Recently Published: Local Health Care Expenditure Plans and their Opportunity Costs
Recently published in Health Policy is an article by Sarah Karlsberg Schaffer, Jon Sussex, Nancy Devlin and Andrew Walker entitled “Local health care expenditure plans and their opportunity costs”. Recently published in Health Policy is an article by Sarah Karlsberg…
The paper is focused on the cost-effectiveness threshold: the minimum level of cost-effectiveness for a particular medicine or health care service below which use in the NHS is assumed to displace more quality-adjusted life years (QALYs) than are gained. The value of £20,000-£30,000 per QALY gained currently used as a decision guide by health technology assessment (HTA) agencies in the UK is based on limited empirical evidence.
The authors test the feasibility of estimating the “true” cost per QALY threshold using information on the cost-effectiveness of “marginal” services in NHS Scotland – those planned to receive significant investment or disinvestment in the coming financial year. They also explore how the NHS makes spending decisions and the role of cost per QALY evidence in this process.
The information for the study is derived from data on spending plans collected annually by the Scottish Government from all local NHS Boards, supplemented with information on prioritisation processes from interviews with Finance Directors. Of the 33 marginal services identified from these two sources, the authors were able to conduct literature searches for the cost-effectiveness of 15 of them.
The first key finding of the paper is that the cost-effectiveness of marginal services varies hugely, as is evident from Figure 1 (below). For this reason, it was not possible to obtain a reliable estimate of the cost per QALY threshold.
This is result is unsurprising given the second key finding: cost-effectiveness evidence was very rarely used to justify expenditure plans, which were driven by a range of other factors including Scottish Government initiatives, patient convenience, political pressure and centrally-led waiting time targets.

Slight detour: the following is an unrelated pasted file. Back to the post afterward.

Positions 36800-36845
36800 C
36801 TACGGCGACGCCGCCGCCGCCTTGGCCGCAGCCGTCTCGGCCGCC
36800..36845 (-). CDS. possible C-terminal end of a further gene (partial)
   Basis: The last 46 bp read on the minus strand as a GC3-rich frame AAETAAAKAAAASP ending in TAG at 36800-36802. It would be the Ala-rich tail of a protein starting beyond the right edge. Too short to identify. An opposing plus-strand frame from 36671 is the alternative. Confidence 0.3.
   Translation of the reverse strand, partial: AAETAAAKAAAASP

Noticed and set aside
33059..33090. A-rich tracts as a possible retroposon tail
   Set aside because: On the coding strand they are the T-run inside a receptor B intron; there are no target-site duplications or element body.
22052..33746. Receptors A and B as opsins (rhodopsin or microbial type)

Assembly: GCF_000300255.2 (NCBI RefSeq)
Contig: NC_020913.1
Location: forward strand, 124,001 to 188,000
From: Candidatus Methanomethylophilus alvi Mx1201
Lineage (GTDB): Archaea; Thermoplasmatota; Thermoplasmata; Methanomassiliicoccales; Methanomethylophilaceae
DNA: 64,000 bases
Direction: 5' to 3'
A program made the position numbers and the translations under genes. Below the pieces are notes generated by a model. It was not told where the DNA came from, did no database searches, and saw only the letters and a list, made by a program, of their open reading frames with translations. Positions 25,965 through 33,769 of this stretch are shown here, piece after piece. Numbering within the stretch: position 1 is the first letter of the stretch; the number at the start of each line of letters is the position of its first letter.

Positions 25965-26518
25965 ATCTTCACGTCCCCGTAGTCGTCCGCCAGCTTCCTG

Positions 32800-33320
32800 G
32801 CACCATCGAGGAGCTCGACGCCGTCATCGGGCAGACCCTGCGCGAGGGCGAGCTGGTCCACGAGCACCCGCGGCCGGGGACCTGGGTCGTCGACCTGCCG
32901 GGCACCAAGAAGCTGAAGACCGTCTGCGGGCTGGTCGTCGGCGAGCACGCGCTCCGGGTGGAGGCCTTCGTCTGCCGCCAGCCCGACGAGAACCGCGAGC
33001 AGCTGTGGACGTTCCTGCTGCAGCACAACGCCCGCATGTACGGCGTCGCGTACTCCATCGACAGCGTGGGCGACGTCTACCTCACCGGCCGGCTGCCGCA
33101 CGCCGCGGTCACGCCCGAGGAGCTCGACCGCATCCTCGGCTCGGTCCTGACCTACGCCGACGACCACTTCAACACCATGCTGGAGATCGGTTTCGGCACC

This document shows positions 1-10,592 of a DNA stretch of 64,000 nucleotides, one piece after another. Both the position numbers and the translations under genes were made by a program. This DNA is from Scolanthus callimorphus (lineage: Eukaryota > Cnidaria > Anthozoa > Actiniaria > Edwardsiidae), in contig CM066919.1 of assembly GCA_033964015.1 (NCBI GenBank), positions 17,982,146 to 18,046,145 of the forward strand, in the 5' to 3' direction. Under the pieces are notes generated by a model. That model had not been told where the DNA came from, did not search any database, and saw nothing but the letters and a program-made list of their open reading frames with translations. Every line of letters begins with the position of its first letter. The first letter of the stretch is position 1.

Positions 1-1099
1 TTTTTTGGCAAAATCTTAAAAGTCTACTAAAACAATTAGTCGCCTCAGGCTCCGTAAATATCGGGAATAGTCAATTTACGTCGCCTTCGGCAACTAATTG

Figure 1: Cost per QALY of marginal services in NHS Scotland 2012/13
These results highlight the differences in objectives between HTA bodies (which make their recommendation decisions primarily on the basis of cost per QALY evidence) and local health service decision-makers. This has important implications for the interpretation of the threshold: if the NHS does not make spending decisions based on cost per QALY evidence, then a cost-effectiveness threshold expressed in QALYs is unlikely to represent the true opportunity cost of HTA decisions.
Finally, the paper highlights the difficulty experienced by the authors in attempting to locate evidence on the cost-effectiveness of various NHS services. The authors argue, therefore, that even if it were desirable, the use of cost-effectiveness evidence at local level would be highly challenging without extensive investment in health economics resources.
Reference: Karlsberg Schaffer, S., Sussex, J., Devlin, N. and Walker, A., 2015. Local health care expenditure plans and their opportunity costs. Health Policy, 119(9), pp.1237-44.
Strictly Necessary Cookies
Strictly Necessary Cookie should be enabled at all times so that we can save your preferences for cookie settings.
If you disable this cookie, we will not be able to save your preferences. This means that every time you visit this website you will need to enable or disable cookies again.
3rd Party Cookies
This website uses Google Analytics to collect anonymous information such as the number of visitors to the site, and the most popular pages.
Keeping this cookie enabled helps us to improve our website.
Please enable Strictly Necessary Cookies first so that we can save your preferences!